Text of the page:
Now, I already had experience in seeing such films, having seen Emmanuelle with Debbie Seabrook the year before (see blog https://ruralspaceman.wordpress.com/2012/05/04/when-it-comes-to-love-mummy-knows-best/ ). Eggie Howe had also seen Emmanuelle. Laurie, a self-appointed man of the world, had obviously seen more than his fair share of smutty films, nonchalantly telling us he’d seen a lot more than what we had, inadvertently proving he was the biggest wanker, as Eggy helpfully pointed out later.
My dad, on the other hand, had only seen films with actors like John Wayne, Gary Cooper and Spencer Tracy. Nothing had prepared him for full frontal nudity, bare breasted massage and simulated sex on the big screen.
Within five minutes, two women had completely disrobed.
Eggy and I turned to look at my dad.
My dad sat up straight in his sticky red flock cinema seat and blinked rapidly.
“They’ve taken all their kit off!” he explained unnecessarily. We chuckled. Laurie gave a worldly wise grunt. At least I hope that’s what it was.
The film continued, my dad chuckling and shaking his head in disbelief, repeating the phrase, “Bli-“ over and over again, a shortening of the vernacular ‘blimey’.
Tiffany Jones appeared next to a swimming pool with Eddie Yates/Geoffrey Hughes. He was on the telephone, observed by the camera from the other side of the pool. Suddenly, a female figure obscured Eddie by standing up in the shallow water, the shot at waist level. She was completely naked. Being the 1978, she had a full head of hair on her front bits. It was like looking at a 20ft image of Abe Lincoln’s chin. We were in the second row.
My dad dropped his fruit gums. In fact, he nearly dropped his teeth.
“Fuckinell you can see her Jack n Danny!” he shouted, eyes wide, pointing at the screen. For the uninitiated, my dad, a true cockney, had used rhyming slang to describe a lady’s fanny. By the way, American readers, ‘fanny’ in English doesn’t mean bottom it means ‘ladies front bottom’.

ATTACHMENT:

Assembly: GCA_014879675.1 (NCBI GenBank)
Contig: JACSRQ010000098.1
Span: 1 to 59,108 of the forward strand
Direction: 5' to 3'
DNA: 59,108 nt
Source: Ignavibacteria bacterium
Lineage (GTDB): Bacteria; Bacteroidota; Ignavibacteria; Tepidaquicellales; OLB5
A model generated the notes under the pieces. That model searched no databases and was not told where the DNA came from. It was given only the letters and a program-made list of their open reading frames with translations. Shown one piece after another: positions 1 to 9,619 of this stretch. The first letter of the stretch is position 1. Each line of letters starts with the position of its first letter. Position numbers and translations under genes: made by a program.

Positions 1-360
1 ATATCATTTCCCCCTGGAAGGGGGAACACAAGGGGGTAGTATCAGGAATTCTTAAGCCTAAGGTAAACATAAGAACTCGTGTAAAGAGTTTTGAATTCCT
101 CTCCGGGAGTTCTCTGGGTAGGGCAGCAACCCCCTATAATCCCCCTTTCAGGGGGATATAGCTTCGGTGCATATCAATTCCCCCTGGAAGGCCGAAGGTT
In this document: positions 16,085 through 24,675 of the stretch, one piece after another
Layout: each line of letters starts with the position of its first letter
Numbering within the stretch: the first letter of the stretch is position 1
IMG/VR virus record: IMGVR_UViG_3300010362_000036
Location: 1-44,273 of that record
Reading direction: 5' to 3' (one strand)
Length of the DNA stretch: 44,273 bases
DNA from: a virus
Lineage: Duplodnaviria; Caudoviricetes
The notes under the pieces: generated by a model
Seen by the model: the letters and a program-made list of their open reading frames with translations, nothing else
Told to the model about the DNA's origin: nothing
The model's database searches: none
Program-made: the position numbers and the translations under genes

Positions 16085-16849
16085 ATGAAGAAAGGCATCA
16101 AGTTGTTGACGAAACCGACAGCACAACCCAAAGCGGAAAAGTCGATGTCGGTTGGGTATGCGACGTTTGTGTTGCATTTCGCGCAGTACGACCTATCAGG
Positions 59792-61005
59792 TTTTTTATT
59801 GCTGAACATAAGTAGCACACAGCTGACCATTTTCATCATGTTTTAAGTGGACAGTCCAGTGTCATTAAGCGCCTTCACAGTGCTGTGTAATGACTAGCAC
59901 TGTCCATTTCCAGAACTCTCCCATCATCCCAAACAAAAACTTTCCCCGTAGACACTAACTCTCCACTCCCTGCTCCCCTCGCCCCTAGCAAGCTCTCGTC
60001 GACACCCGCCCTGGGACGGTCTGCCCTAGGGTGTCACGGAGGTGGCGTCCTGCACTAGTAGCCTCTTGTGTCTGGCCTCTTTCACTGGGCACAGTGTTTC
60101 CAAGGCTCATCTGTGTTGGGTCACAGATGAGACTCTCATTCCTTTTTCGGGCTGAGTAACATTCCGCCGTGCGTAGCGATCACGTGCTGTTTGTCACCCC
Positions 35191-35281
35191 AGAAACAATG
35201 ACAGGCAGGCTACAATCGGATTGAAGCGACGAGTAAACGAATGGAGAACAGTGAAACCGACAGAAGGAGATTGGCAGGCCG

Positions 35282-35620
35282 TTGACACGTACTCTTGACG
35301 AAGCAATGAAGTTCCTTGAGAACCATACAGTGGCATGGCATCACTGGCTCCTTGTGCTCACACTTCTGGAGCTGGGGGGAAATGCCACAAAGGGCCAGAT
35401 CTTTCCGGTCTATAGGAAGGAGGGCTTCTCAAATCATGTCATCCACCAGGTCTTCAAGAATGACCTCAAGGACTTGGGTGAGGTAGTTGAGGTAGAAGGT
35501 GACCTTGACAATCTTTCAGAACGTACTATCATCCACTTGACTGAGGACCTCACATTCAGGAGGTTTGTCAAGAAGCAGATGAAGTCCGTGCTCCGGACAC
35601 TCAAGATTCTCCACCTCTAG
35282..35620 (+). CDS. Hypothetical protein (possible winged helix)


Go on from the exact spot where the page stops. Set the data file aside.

There was a momentary silence before Eggy and I, along with the rest of the audience, collapsed in laughter. My dad, composing himself, joined in.
He spent the rest of this skin flick shaking his head and saying ‘Cor blimey,’ and ‘I don’t believe it.’
By the time Sweeney 2 started, my ribs were hurting from all the hilarity. I vaguely remember Dennis Waterman and John Thaw punching thugs and ne’er do wells as well as chatting up ‘birds’ and shooting guns. I really enjoyed it, but maybe it was the whole experience of watching my dad watch Tiffany Jones that made it so memorable.
Studio 70 was knocked down in the 1980s, but that’s a tale for another day. More importantly, I think it’s time that I watched Sweeney 2 again, just to convince myself it is the fantastic action thriller comparable to Mean Streets or Carlito’s Way.
Tiffany Jones? I think I’ll give that a miss. Now my dad’s no longer with us, I’d miss all the tutting and giggling as much as I miss him.